The more you try not to feel things because you don’t want to feel them, the more they have a tendency to crop up anyway.
My anxiety has been really bad again lately and I finally figured out why: I’ve been suppressing all my fears and bad feelings about my husband’s cancer.
The ironic thing is that life is otherwise going fairly well in general. Yes, I have too much work and my MS symptoms are flaring up like they normally do in the summer. I haven’t been physically feeling the greatest. But we have more money than we possibly ever have and money isn’t a worry anymore like it was for so long. My husband’s job is great. He’s doing fairly well with the chemo, all things considered.
Yet I still can’t stop the bad thoughts from creeping in. I will most likely outlive him, which means I’m going to have to go through the experience of seeing him die. Considering what a wreck I was after my beloved cat Cammy died, I’m sure I will be much worse for much longer when my husband dies.
Knowing that it’s not a matter of if but when sometimes takes my breath away.
I try not to think about that too much because I don’t want to ruin the time we have left together. For all I know (and hope), it will still be many years away. It’s not like his death is imminent. He doesn’t seem like he’s as sick as he is.
At the same time, trying to pretend it’s not in my future is not healthy, either. And sometimes it’s hard to know how to cut that difference. I really need to allow myself time to get into therapy.
I’ve noticed that I haven’t been taking as good of care of myself lately. Part of that is because I have too much work and that leaves me less time to do the right things. Part of it is the vicious cycle of MS, in that the worse I feel, the harder it makes it to do things like exercise and prepare healthy food.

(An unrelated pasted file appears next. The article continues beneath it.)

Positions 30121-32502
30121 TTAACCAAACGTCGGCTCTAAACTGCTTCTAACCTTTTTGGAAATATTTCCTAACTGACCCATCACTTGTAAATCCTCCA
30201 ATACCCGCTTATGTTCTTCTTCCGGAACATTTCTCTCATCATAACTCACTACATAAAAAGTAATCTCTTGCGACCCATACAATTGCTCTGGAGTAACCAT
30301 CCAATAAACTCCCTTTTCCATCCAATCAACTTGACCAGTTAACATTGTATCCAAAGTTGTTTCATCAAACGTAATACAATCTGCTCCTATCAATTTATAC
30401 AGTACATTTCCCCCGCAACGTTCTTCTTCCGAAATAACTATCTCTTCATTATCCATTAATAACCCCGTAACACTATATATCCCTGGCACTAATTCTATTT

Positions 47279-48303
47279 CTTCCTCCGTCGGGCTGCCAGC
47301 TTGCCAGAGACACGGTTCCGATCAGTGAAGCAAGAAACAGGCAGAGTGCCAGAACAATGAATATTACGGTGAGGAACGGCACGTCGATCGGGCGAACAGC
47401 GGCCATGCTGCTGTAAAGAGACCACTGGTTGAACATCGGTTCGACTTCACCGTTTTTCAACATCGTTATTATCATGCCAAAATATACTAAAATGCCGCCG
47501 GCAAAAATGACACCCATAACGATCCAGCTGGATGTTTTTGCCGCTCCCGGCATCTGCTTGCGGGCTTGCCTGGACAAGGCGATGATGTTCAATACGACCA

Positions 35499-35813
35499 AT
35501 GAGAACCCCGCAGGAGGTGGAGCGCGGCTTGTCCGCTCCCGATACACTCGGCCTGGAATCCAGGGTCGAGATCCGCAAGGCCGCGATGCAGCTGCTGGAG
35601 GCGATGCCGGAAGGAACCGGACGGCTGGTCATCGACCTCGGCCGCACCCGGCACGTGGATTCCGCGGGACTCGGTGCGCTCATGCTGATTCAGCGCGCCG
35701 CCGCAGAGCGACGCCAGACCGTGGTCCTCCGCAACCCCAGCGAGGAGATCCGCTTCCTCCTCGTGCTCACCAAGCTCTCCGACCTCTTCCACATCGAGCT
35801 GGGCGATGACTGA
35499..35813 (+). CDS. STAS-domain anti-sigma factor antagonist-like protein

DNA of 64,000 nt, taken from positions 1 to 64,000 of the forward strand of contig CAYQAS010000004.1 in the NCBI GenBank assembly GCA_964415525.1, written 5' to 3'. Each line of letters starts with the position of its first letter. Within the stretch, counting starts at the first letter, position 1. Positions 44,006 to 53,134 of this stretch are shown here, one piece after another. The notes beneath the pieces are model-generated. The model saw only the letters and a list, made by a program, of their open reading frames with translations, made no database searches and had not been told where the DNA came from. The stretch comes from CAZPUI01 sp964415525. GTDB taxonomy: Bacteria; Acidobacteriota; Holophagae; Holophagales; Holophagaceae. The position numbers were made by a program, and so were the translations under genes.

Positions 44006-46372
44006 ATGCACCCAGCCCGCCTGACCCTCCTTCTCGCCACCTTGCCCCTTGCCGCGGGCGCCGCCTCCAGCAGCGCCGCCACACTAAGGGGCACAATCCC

But a big part of it, I realized, is that subconsciously I don’t want to live without him. Maybe on some level I’ve thought that I don’t need to take care of myself because I don’t want to be around if he’s not here. I have been able to imagine how lonely it will be without him and that sounds absolutely miserable.
I can’t imagine finding love with anybody else and I am terrified of dating again. But maybe that in itself is a flawed way of thinking. Maybe I can love him with everything I’ve got now without also assuming I’d never find love again. I might need to give myself permission that I wouldn’t be betraying him if I someday found love again.
Yet I realized that I need to fight more than ever. I need to fight as hard as I can–even if right now my illness is limiting me from doing so. My kids need me. Even if they’re all out on their own once my husband dies, they’re still going to need me. It will be hard enough on them to lose one parent; I don’t want to cause them to lose both parents. I’ve noticed that since my husband’s diagnosis, they’ve all expressed a desire to stick around where we live, rather than moving away like they planned before.
My aunt died of melanoma in her 50s. Her husband, my uncle, died a few years later. I don’t think he knew how to go on without her. I always saw that as kind of a tragedy before. Now I see it as more of a cautionary tale, the road I don’t want to go down myself. My three cousins, my aunt’s kids, are now raising their own kids without one set of grandparents. It’s sad all around.
But avoiding the same kind of scenario myself means that I have to take better care of myself. I have to find a community that will keep me from being lonely all the time, and that means I have to push myself outside my comfort zone.
I have to find out what will keep me going when I’ll feel like I can’t.